You don't often hear any Congressmen or Senators demanding answers on how long the duration or how great the number of troops will be required in Kosovo, South Korea, or Germany.
But you hear little other than those questions when the subject of Iraq comes up.
There's isn't much discussion of extracting U.S. troops from Qatar or Kuwait, but hardly a day goes by when one or more of the Democrats who are running to replace George W. Bush in the Oval office don't lay out some plan on how to get the troops "home." (Of course those plans do not and cannot guarantee that the troops summoned back from Iraq won't be sent off to Okinawa or Djibouti --it is a global military, and its missions are many and spread across the continents.)
The reality is that politicians demand that the troops be withdrawn from Iraq because that withdrawal will inflict a political defeat on the Administration. If the Army and marines are obliged to retreat, Democrats reason, there will be no way for the GOP to portray the invasion of Iraq as a sound decision. They will claim their votes for war were manipulated by intentionally deceptive intelligence, and they will rely on the MSM to avoid calling attention to inconvenient speeches made and op-eds written back in late 2002 and 2003.
Responsible analysts know that that not only are American troops going to be stationed in Iraq for many years to come, but that talk of withdrawal exposes those troops to increased risk of attack as al Qaeda in Iraq redoubles its efforts to drive America from the country in response to American casualties. Numerous observers expect an Arab version of the Tet offensive before General Petraeus and Ambassador Crocker make their reports on the surge in mid-September in an effort to rekindle the anti-war hysteria of May and June, a hysteria that has been greatly dampened by the rising tide of good news from Baghdad and al-Anbar province.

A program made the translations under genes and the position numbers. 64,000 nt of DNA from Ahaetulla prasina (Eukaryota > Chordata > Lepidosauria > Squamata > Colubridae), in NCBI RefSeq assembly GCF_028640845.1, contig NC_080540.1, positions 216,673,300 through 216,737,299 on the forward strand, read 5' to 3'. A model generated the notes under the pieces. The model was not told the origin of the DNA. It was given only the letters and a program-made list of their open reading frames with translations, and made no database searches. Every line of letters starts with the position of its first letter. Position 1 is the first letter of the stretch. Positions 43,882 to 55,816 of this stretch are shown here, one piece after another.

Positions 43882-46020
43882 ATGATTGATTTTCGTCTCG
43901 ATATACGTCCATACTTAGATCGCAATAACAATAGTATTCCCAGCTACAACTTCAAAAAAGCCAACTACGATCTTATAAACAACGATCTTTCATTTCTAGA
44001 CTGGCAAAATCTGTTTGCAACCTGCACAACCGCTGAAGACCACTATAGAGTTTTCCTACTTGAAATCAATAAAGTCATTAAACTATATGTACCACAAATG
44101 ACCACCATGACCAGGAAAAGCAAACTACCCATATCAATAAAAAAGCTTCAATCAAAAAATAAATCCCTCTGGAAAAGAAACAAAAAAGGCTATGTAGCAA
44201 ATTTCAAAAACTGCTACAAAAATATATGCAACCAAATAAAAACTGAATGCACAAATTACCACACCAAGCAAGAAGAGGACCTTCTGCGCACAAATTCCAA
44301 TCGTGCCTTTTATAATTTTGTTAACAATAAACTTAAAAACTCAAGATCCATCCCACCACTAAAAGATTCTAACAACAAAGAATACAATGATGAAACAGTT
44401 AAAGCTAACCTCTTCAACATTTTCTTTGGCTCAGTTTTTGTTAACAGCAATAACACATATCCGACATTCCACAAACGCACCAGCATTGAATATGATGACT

So for how long and with how many troops will America remain in Iraq. Senior Fellow at the Council on Foreign Relations Max Boot offered one estimate in the new issue of Commentary Magazine:
The strain on U.S. forces, especially the army, is great. Nevertheless, the current force level can be maintained through at least the spring of next year. Thereafter, we could begin to draw down troops at the rate of one brigade a month until August, when we would be down to a pre-surge force of 15 Brigade Combat Teams or about 140,000 troops. This, assuming we stick with the current schedule of 15-month tours of duty, could then be maintained through 2009, with adjustments up or down at the recommendation of General Petraeus.I asked General Jack Keane (U.S. Army, ret) about Boot's estimates. "Do you agree with that assessment, General Keane?," I asked. "Yeah, I absolutely do," he replied. "Is that what you think is going to happen," I followed up. "I do believe that’s what’s going to happen," confirmed Keane.